◼️ Contrary to popular belief, the herb doesn’t produce weight gain; In fact, it could even help you lose some pounds.
Have you ever heard that smoking marijuana increases appetite? Well, that’s not totally false. Research shows that smoking really affects the mechanisms that trigger hunger in our brain: the receptors in our brain cause the release of hormones that make us feel hungry, which makes us devour everything we have in sight.
However, even though there is some truth in that idea, it is not 100 percent true. Some studies have shown that smoking marijuana doesn’t lead to weight gain, in fact, it could help you lose it.
It is important to keep in mind that cannabis is not a definitive solution to lose weight: if you do not exercise and have unhealthy eating habits, smoking marijuana probably will not help you to have a lower BMI. However, according to a 2011 study by the American Journal of Epidemiology, “people who use marijuana are less likely to be obese than people who don’t” even if their consumption increases their appetite. Other studies have also shown that many cannabis users have smaller waists than those who don’t, as well as lower cholesterol levels. In addition, these results have proven to be true, regardless of the sample size or factors such as age and sex.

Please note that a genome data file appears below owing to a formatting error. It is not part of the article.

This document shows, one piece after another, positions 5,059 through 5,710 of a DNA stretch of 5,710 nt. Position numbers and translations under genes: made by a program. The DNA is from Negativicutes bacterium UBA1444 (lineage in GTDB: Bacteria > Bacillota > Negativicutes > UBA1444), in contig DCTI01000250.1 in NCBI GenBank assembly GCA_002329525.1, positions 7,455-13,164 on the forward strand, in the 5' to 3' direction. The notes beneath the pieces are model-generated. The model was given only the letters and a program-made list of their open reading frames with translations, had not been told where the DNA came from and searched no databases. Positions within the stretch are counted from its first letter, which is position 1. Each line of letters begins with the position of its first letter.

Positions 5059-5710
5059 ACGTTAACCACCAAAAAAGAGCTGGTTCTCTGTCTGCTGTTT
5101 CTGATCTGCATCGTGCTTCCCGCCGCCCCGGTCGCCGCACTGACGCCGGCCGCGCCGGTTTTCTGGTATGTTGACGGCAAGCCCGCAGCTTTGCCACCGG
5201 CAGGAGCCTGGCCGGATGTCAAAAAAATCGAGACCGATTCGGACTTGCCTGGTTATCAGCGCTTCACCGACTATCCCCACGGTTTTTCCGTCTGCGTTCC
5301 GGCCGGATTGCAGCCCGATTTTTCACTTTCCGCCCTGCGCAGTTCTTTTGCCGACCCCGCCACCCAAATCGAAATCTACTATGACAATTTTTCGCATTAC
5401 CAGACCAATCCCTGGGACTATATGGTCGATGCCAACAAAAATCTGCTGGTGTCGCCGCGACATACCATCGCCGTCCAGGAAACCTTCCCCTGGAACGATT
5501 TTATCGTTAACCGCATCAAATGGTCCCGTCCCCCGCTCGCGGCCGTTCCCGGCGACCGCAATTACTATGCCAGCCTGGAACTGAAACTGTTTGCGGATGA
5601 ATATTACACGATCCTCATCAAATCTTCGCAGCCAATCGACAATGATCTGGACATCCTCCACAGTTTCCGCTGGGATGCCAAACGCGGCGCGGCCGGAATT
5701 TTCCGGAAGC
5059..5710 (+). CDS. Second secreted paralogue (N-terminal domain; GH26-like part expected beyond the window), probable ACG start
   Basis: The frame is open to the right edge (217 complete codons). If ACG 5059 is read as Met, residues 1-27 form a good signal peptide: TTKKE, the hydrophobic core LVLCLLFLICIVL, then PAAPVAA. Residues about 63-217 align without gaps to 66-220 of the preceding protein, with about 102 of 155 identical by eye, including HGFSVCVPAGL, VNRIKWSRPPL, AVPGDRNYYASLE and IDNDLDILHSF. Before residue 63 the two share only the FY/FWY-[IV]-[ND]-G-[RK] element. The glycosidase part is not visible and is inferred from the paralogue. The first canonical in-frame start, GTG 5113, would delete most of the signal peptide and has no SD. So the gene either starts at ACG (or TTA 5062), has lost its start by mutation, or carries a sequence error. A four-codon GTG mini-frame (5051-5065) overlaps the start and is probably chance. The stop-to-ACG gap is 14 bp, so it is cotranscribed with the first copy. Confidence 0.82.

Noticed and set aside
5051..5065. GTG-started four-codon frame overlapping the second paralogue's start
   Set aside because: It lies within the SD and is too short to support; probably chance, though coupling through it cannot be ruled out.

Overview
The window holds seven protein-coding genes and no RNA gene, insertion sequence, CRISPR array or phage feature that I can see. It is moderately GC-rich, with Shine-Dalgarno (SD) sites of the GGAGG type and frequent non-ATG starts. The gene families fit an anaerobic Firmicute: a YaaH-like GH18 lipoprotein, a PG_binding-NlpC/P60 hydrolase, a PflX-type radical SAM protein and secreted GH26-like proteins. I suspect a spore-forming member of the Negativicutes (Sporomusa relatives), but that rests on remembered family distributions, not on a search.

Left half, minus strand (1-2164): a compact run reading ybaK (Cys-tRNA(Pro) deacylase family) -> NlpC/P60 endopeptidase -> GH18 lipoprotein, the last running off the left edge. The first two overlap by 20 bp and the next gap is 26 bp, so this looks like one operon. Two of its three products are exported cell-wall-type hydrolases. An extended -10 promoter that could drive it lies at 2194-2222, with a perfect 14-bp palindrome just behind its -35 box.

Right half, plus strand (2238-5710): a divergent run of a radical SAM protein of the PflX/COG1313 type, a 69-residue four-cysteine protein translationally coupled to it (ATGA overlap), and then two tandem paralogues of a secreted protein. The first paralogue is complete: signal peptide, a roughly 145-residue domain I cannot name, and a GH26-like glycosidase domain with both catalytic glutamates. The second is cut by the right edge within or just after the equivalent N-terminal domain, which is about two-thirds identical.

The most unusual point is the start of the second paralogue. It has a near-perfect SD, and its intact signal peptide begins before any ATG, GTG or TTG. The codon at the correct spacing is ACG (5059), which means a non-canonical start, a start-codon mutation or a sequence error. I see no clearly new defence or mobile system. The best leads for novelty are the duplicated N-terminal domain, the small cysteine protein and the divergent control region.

SO WHAT’S GOING ON?
Researchers speculate that it is due to tetrahydrocannabinol (THC), the compound in marijuana that causes people to be drugged. To test the link between THC and weight loss, researchers at the University of Calgary examined mice, with normal weight and obese, to which THC was administered daily. The researchers found that THC had no effect on the size of normal-weight mice, but it did cause obese mice to lose weight. The researchers hypothesized that this was because THC caused changes in the gut microbiome, which helped regulate weight loss and digestion.
Other studies, conducted in Poland, Italy, Hungary, Canada and the United Kingdom, have replicated these findings, leading some researchers to conclude that there is “a correlation between marijuana use and BMI reduction”, said Dr. Sunil Aggarwal, a cannabis researcher. “This association is maintained even after controlling for other variables, such as age, sex, or why a person smokes marijuana (for example, a cancer patient who uses marijuana as a method to relieve pain)”.
Also, there is evidence indicating that the effects of marijuana on weight fluctuation are more complicated than suggested by Aggarwal. Didier Jutras-Aswad, professor of neuroscience at the University of Montreal, has studied how cannabis affects the functions of the neurobiological circuits that control appetite.
“It is known … that cannabis causes a temporary increase in appetite, which can actually lead to weight gain”, he said. “However, about whether it really causes weight gain in the long term, the available data is limited.”
In summary: we still have a long way to go in terms of research. But be careful. Maybe one day, when you want to lose weight, medical advice will be, “light up a joint.”